It's a common story. Gary Jahnke, 31, of Hastings, Minn., was 13 when his mother died of cancer. "I gave up on my good grades and dropped out of high school," he says. "I didn't do anything except drink, do drugs and be depressed. I was confused and angry, and adults didn't know how to help me. I had a good relationship with my dad, but he was also grieving."
Donica Salley, a 50-year-old cosmetics sales director in Richmond, Va., understands well the ramifications of losing a parent. When she was 13, her 44-year-old father drowned while on vacation in the Bahamas. "That was the onset of my depression," she says. "My mom tried to fill the void and the hurt by buying me things."
Two years ago, Ms. Salley's husband died after falling off the roof of their house while cleaning the gutters. He was also 44. Their 17-year-old son has since attended a Comfort Zone camp. "It's a safe haven for him," Ms. Salley says. "There's something about being with people who've been through it. When my father died, I didn't know anyone who'd lost a parent. I was alone."
Some activists say it's vital to start helping young people even before their parents die. To that end, the Georgia-based Jack & Jill Late Stage Cancer Foundation provides free vacations to families in which one parent is terminally ill. The organization was founded by Jon and Jill Albert, shortly before Jill's 2006 death to cancer at age 45. Their children were then 11 and 13.
"When Jill passed away, people who lost parents when they were young told me it would be a 30-year impact for the kids," says Mr. Albert, 48. His organization, with the help of corporate sponsors, has sent 300 families on vacations.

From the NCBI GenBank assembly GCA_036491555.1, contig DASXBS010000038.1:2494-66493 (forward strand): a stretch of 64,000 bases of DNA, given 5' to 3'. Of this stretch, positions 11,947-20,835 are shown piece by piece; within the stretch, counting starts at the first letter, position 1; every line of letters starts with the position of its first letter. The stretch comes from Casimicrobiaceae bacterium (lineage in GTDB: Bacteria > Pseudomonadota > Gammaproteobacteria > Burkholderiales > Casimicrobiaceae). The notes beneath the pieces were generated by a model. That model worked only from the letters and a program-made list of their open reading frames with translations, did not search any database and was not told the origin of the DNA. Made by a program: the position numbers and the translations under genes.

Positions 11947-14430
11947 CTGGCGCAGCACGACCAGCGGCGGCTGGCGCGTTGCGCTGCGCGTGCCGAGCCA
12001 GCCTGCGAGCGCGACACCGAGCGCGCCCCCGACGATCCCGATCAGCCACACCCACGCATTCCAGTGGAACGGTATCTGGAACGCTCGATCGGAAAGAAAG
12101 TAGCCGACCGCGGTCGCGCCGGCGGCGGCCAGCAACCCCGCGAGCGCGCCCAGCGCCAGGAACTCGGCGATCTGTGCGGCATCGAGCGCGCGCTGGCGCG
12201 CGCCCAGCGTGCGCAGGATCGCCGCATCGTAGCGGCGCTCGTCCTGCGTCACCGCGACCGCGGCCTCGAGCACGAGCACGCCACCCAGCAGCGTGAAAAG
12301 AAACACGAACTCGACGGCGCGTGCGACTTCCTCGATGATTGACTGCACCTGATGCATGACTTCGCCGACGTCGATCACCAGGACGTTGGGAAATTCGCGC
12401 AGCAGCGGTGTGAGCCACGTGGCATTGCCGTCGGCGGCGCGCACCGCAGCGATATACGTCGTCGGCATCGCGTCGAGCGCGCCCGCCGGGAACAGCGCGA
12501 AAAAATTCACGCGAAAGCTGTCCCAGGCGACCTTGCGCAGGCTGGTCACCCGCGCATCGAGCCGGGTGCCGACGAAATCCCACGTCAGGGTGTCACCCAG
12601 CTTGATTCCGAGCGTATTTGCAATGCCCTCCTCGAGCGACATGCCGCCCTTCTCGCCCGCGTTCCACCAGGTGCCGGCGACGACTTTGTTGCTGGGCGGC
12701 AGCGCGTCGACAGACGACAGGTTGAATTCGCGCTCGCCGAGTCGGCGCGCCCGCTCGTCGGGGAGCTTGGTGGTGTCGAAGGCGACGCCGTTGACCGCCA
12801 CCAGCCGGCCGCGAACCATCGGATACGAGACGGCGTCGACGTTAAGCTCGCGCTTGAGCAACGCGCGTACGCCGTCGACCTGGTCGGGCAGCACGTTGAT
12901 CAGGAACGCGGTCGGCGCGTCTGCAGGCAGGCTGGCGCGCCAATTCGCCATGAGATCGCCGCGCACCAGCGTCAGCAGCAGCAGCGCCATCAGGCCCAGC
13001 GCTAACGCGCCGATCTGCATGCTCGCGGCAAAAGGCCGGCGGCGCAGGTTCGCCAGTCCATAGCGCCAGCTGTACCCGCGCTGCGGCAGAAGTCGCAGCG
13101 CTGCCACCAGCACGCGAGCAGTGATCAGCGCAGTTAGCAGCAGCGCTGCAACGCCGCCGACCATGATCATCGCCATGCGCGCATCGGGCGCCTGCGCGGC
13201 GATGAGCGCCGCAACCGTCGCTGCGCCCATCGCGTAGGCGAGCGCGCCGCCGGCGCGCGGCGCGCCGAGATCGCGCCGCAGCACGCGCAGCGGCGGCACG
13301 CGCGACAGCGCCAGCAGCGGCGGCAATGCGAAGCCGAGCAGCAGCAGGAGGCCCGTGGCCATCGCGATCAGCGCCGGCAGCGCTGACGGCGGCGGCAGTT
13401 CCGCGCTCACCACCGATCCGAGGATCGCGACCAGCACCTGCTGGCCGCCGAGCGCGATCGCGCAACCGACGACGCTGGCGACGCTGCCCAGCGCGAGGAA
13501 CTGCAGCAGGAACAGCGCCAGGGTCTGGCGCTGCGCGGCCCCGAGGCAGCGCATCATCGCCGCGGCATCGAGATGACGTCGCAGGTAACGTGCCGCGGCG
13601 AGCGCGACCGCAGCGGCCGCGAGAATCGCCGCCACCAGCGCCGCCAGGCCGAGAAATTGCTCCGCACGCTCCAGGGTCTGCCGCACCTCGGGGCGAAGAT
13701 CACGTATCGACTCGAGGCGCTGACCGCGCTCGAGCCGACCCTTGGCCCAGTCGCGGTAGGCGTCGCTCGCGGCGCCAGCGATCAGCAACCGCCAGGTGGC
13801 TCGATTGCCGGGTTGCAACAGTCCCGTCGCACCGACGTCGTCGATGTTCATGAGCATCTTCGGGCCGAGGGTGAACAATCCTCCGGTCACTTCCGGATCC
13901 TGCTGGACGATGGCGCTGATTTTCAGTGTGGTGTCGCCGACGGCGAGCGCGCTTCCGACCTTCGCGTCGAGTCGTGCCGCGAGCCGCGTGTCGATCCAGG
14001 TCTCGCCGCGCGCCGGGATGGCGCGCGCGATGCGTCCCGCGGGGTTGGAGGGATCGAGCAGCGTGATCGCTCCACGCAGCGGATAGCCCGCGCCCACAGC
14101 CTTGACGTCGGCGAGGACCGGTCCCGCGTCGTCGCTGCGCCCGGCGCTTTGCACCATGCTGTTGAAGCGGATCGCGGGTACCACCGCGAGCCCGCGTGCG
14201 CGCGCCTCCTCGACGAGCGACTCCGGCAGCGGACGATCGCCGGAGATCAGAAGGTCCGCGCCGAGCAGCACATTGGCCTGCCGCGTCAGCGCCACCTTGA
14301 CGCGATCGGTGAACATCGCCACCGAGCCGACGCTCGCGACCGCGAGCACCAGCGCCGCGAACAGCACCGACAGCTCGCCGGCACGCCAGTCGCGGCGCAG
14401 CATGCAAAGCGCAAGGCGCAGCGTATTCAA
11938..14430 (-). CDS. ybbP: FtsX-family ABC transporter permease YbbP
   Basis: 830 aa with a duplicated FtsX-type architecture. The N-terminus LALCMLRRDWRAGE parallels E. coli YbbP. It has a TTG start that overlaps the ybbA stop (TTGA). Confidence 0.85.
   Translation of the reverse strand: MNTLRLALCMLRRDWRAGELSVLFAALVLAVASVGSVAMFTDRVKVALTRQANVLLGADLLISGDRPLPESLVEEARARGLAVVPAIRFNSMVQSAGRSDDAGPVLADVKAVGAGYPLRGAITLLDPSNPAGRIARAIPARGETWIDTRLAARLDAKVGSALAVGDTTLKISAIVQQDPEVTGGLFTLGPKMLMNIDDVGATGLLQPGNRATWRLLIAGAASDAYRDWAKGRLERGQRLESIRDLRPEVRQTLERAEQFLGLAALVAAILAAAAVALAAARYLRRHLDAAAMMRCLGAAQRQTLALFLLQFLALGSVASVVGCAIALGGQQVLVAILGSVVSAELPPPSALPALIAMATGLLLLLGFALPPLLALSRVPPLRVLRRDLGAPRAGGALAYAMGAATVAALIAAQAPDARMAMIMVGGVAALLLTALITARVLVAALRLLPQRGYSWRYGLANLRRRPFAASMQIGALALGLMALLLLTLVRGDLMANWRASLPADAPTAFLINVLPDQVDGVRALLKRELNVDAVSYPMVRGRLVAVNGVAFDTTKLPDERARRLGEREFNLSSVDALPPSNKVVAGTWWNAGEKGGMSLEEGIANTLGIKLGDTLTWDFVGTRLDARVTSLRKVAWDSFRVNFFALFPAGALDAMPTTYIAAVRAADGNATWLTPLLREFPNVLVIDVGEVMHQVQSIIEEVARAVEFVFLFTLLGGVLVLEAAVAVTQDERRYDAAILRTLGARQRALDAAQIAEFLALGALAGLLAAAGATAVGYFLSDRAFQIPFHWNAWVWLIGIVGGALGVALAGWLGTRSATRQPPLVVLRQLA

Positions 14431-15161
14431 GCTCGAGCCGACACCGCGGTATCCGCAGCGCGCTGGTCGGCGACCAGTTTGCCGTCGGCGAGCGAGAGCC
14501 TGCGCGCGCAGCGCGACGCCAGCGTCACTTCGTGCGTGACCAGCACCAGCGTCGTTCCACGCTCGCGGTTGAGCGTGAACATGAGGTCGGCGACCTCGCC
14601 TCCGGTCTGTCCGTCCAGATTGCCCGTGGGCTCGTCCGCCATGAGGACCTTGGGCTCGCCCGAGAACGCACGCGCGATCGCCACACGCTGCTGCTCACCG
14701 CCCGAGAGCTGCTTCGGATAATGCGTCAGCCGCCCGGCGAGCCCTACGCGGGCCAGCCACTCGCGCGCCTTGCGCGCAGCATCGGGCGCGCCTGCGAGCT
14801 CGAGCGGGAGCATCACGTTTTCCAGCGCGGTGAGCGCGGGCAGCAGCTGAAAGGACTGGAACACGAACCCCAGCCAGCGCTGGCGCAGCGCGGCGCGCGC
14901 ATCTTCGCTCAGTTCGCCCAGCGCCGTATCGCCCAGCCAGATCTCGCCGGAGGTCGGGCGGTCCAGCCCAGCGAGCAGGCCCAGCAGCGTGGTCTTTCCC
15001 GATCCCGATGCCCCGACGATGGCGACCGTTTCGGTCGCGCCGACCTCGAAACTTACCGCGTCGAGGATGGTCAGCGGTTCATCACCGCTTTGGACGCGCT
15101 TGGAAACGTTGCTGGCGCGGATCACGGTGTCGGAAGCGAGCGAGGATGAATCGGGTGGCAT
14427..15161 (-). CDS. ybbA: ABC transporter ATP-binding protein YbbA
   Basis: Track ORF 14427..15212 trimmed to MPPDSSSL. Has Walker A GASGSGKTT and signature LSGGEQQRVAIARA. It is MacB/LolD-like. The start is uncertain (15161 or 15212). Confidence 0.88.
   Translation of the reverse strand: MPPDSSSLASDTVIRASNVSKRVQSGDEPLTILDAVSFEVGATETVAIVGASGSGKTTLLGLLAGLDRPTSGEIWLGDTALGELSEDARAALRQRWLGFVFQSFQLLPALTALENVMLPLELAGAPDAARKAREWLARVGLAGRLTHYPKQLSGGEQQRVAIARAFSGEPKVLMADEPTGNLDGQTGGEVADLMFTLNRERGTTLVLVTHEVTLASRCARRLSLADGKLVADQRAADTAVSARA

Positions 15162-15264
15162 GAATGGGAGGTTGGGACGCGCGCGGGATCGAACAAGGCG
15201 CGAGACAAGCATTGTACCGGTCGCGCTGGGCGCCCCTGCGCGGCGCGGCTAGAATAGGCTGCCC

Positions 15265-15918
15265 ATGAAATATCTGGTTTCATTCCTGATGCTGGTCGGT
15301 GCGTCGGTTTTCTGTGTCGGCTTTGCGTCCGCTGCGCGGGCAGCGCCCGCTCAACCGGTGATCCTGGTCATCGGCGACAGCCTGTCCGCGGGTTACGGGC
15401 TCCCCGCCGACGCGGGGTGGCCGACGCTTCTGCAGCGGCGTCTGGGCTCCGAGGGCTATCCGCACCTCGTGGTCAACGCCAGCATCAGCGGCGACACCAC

"These trips allow families to build memories, and to take a lot of pictures and videos together," says Mr. Albert.
The best story you'll read all day.
Erik Martin, who is living with liver cancer, has always wanted to be a superhero. On Thursday, the regional chapter of the Make-A-Wish Foundation granted him that wish with an elaborate event that involved hundreds of volunteers in Bellevue and Seattle.
Like any good superhero, Electron Boy kept his innermost thoughts to himself. But he did have one important thing to say:
"This is the best day of my life."
If only the United Nations were what we wish it to be. But it's not.
A group of 40 auditors from around the world examined the United Nations climate change report and gave it an F.
The team, recruited by the climate-change skeptics behind the website NoConsensus.org, found that 5,600 of the 18,500 sources in the Intergovernmental Panel on Climate Change's (IPCC) Nobel Prize-winning 2007 report were not peer reviewed.
"We've been told it's 100 percent peer-reviewed science. But thousands of sources cited by this report have been nowhere near a scientific journal."
According to Lafromboise, much of the scientific research published by the U.N. cited press releases, newspaper and magazine clippings, student theses, newsletters, discussion papers, and literature published by green advocacy groups.